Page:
The end of another season

So for the last few months I’ve been thinking a lot about terns (and posting a lot about terns, and taking a lot of pictures of terns, and writing a lot about terns…!).  I’ve been carrying out a survey of the breeding terns of Rye Bay and although they mostly flew away a while ago I’ve been making graphs, charts and tables about what I saw.  But it’s now the actual end, even though it’s dragged out a little bit over the last few weeks, and the report is all written up.  It will be published online but it’s working its way through the admin. process so I’ll post again to let you know when its up.  Its just left to me to get it all out of my system now, so here are my favourite tern photos of this year…

…Terns!

splash!

It took me a while to get used to the speed of some tern dives…

splash!

…quite a while…

Little Tern with prey

But sometimes the Little terns were fishing so close together that you couldn’t miss getting at least one in shot.

Just before a dive

And watching the moment just before the dive showed the absolute focus of a hunting tern- head locked in position and body wavering in the wind like a cat about to ponce.

Little Tern with lunch

So when you saw a tern with a fish it made you appreciate just how hard it had to try to get every single one.

Little tern decoys and electric fence

When there weren’t any real terns around there were always the decoys on the shingle trying to tempt them to nest.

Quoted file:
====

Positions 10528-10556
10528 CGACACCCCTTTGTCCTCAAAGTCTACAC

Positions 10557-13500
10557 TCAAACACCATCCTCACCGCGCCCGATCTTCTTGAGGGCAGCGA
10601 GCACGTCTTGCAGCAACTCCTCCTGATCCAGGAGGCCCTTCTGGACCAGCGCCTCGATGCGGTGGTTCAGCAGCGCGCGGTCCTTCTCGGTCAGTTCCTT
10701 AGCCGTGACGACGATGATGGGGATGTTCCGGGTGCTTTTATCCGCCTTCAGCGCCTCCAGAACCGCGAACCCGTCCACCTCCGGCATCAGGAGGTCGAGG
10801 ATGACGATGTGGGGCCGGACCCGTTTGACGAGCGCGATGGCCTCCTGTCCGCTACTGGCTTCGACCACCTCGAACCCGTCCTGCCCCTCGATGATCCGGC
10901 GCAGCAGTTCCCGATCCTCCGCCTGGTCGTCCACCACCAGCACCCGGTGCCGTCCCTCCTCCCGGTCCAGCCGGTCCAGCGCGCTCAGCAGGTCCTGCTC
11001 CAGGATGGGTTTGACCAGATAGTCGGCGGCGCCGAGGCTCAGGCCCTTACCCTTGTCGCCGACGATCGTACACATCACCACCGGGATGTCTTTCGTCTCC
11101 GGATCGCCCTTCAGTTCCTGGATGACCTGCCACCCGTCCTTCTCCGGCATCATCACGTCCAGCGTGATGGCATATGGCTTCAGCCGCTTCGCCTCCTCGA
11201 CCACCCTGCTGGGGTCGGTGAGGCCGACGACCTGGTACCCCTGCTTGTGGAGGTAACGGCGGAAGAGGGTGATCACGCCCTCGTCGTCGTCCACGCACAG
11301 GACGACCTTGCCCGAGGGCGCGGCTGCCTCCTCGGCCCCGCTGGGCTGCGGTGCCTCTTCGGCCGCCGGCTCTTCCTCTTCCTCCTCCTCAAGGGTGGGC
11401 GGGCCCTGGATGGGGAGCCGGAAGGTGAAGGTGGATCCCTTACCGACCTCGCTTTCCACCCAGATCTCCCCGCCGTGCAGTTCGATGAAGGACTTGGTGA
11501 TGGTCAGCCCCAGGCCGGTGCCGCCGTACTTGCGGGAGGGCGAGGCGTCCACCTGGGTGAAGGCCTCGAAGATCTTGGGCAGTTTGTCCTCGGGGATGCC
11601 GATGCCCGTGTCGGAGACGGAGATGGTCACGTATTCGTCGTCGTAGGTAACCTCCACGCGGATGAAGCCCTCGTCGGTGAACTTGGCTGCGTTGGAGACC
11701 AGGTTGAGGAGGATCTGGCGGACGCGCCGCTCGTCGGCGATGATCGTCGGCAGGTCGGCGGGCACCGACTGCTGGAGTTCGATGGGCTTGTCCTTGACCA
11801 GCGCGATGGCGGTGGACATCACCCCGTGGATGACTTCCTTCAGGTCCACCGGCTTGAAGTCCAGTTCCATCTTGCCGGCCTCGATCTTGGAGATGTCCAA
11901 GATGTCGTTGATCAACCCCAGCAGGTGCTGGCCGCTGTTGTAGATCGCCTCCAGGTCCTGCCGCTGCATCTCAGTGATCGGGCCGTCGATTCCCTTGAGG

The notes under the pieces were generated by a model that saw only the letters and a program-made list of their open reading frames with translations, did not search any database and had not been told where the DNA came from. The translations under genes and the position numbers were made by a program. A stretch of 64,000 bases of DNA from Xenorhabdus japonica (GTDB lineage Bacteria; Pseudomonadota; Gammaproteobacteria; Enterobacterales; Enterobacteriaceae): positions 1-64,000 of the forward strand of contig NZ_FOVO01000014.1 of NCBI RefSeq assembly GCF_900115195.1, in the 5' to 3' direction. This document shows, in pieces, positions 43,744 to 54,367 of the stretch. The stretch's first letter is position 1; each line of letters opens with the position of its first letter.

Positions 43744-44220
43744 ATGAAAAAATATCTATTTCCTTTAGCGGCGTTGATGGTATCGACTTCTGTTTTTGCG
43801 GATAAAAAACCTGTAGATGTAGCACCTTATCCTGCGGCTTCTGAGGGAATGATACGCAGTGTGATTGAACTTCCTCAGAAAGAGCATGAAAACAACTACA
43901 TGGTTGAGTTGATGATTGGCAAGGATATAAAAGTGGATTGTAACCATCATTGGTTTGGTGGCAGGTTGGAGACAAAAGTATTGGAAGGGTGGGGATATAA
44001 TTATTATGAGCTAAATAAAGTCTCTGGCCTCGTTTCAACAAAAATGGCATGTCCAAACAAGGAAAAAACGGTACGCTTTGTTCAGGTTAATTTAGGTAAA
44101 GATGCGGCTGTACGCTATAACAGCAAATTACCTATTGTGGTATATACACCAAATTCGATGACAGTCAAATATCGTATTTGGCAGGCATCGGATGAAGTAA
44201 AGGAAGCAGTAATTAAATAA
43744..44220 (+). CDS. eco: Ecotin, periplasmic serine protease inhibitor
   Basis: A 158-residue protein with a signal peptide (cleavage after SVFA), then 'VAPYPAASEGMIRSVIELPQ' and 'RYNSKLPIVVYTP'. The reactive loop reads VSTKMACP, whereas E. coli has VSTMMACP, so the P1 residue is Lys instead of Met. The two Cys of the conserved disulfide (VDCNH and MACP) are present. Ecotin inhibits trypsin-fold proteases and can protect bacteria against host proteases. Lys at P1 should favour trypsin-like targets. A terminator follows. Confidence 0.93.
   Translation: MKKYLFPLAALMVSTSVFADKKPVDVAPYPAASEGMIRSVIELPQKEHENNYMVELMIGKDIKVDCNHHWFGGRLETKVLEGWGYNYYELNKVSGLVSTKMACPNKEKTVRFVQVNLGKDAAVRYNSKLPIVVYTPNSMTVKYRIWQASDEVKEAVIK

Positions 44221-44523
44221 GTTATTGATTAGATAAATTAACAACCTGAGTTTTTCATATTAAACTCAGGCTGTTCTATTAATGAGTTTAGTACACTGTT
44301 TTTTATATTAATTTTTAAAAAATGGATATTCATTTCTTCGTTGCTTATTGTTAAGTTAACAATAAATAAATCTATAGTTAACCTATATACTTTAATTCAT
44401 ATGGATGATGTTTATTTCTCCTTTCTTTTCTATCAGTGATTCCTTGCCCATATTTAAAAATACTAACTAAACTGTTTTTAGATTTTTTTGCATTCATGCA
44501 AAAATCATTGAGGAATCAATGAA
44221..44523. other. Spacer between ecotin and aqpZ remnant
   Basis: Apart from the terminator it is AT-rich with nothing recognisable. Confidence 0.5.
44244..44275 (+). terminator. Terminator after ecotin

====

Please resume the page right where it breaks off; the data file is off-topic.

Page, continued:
Adult coming in to land

The Common Terns were much more reliable to watch and produced a reasonable number of little fluff balls this season.

Common Tern with prey

Common Tern often had prey and seemed to find better hunting conditions than the other species.

So there you go, a handful of the hundreds of shots I took showing some of the amazing acrobatic skills of the “sea swallows” around Rye Bay.  This year has given me a new appreciation for the sheer effort it takes to produce a new tern.  Fishing seems to have become much harder for the birds and even then they face the risk of being predated on the ground, if they find a nesting spot on the small nature reserves which try and protect them.  I just hope that in the coming years our management of land and sea help these dwindling breeding populations rather than hinder them…

Common Terns Finally Getting Started

So it’s been over a month now that I’ve been watching the terns around Rye Bay and the Sandwich Terns have been the main show so far.  The Little Terns have even been settling down a bit but the Common Terns have taken until this week to get going.  But they are at last, bringing in food and even laying eggs.

ct eggs

You can see the pair here don’t have much of a nest- the two eggs in the top right of the image are in a small scrape with a few small twigs.  This helps with camouflaging the valuable eggs, along with the cryptic patterning on brown and green on the shells.  Tern eggs are very variable and if it wasn’t for the few twigs and attending birds it would be almost impossible to discover the eggs- something they rely on if a predator approaches as they leave the nest to attack and distract any would be egg thieves.

Luckily this doesn’t happen too often as the birds at Rye Harbour nest on small islands set on inland lagoons which are themselves set within electrified fences and monitored by the nature reserve staff.  So hopefully these two eggs will hatch and grow up to breeding age, and might even be joined by a third as the female only laid the second egg this morning!